A new reality in surgery through augmented reality

Marc Katz, M.D., touches the man’s heart, ever so gently. Then he takes his index finger and thumb, presses them against the spot he’s interested in and … he pinches.

To zoom out. 

Thankfully, the cardiothoracic surgeon isn’t handling a real heart, rather, it’s an augmented reality (AR) model of a real heart, using a holographic headset manufactured by Microsoft and imaging software created by Virginia-based ClearView Surgical. If the surgeon and tech companies have their say, this is the future of surgery – and it’s not that far away. 

Most people have heard of virtual reality (VR), a completely immersive experience that replaces your real-life environment with a simulated one. It’s everywhere these days: movies, video games, real estate. AR is slightly different. Instead of using a simulated environment, AR adds digital elements to your real-world surroundings. It, too, is starting to creep into everyday life. Want to see how that couch looks in your living room? Open up an app and you can see for yourself. That’s AR. 

Close up of Microsoft HoloLens, which is the headset used for the AR program

  The software uses Microsoft’s HoloLens 2, a device anyone can purchase.

As Katz manipulates the organ in all different directions, he looks like someone trying to walk in a dark room – hands out in front, gently feeling for furniture or walls. But from Katz’s perspective, thanks to AR, what he sees is a very real looking heart hovering above his second-floor office desk. 

How it works is – and this is radically oversimplified – the engineers at ClearView Surgical build exact 3D models of patients’ hearts (though it could be any organ; Katz said the heart is one of the more complicated ones because it is always moving), using the information from CT scans. In turn, these models then allow the surgeon to manipulate the heart in any direction. Need to remove a valve? No problem. What’s behind that ventricle? Let’s take a look. By marrying technology with medicine, surgeons like Katz will one day be able to look at – and touch – a patient’s heart without actually opening them up. The result: zero risk, tons of reward.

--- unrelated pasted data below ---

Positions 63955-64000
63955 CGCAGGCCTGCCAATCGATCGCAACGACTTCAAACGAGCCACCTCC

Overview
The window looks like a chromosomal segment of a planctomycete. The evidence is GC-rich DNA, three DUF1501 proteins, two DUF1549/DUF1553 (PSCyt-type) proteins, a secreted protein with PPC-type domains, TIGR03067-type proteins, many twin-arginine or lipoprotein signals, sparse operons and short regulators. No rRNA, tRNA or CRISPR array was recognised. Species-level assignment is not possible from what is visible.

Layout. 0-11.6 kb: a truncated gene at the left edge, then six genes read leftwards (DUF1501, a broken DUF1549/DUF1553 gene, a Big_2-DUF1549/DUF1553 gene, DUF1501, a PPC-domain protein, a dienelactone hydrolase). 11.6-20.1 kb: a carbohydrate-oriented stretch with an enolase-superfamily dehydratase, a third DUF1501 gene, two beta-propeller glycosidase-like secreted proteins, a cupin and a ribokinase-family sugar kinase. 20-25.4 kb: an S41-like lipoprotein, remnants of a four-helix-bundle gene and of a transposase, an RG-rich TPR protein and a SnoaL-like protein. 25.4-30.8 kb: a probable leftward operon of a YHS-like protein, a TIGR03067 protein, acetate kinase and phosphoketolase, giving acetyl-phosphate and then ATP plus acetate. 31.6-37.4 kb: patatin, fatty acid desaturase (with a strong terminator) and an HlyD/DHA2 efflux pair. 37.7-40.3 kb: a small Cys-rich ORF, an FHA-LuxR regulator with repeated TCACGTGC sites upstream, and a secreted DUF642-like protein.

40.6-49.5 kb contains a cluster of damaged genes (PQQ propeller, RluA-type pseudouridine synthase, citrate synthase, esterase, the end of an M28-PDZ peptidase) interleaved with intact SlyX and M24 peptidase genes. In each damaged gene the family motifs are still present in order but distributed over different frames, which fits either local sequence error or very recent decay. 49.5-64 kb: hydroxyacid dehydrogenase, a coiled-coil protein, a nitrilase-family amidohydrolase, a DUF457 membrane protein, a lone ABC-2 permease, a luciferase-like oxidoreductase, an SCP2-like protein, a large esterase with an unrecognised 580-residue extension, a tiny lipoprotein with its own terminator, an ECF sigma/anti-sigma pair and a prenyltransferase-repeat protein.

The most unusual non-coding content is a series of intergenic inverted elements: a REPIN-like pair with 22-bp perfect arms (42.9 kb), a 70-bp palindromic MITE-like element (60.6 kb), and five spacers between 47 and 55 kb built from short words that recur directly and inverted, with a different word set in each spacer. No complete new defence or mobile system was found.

Though not yet used in actual practice (Katz and ClearView Surgical seem to think we’re still at least a year away), an idea that once seemed like a Hollywood fantasy is now a heck of a lot closer to becoming science nonfiction.

“Imagine all the things this technology will allow us to do,” Katz said. Take the heart apart, turn it upside down, you name it –it’s possible, he said. All without endangering the patient. Katz even thinks the technology could eventually lead to performing mock surgeries, which would allow the surgeon the luxury of experimentation.

Dan Neuwirth, co-owner of ClearView Surgical, said that despite radical improvements in imaging technology over the years, how doctors view the images has remained largely unchanged since the 1950s. For the past 70 or so years, folks in the medical field have looked at those images on film or computer screens. In other words, it’s all 2D. Sure, technology has allowed for simulating three dimensions, but in the end, the image the doctor is looking at is still flat. 

A computer-generated 3d model of a heart, like what Dr. Katz would see looking through the AR headset

  This image, just like one Dr. Katz might see through his headset, allows the user to rotate it any direction as well as remove parts to see things which might otherwise be hidden. The green represents a valve replacement device. Provided by ClearView Surgical

Neuwirth and fellow co-owner Daniel Salzberg knew there was a tremendous opportunity, utilizing current technology, to change that. So they approached Katz and a handful of other surgeons across the country and asked for feedback. It’s a partnership where each side provides necessary value. Katz provides the imaging and the surgical know-how, ClearView Surgical makes the augmented version – so surgeons can manipulate it to their, well, heart’s content.

“With Dr. Katz, we get to tap into the mind of a super accomplished surgeon and together, we can come up with ways to improve patient outcomes,” said Salzberg. 

“It really has been a great partnership. Dr. Katz is a very forward-thinking guy in terms of technology,” Neuwirth added. 

Neuwirth and Salzberg see this as the tip of the iceberg when it comes to utilizing AR in medicine. 

“Obviously this is a great help for really complex cases like Dr. Katz works on,” Neuwirth said. “That’s one end of the spectrum. But we also see this eventually helping out residents with commonplace surgeries as well.”

From a medical standpoint, Katz sees this as a first step in what he hopes will be a wide range of medical applications. 

“Imagine being in the OR and taking the images we have and fusing them with three-dimensional images,” Katz said. “It would be like looking through someone’s body like I’m wearing X-ray glasses.”

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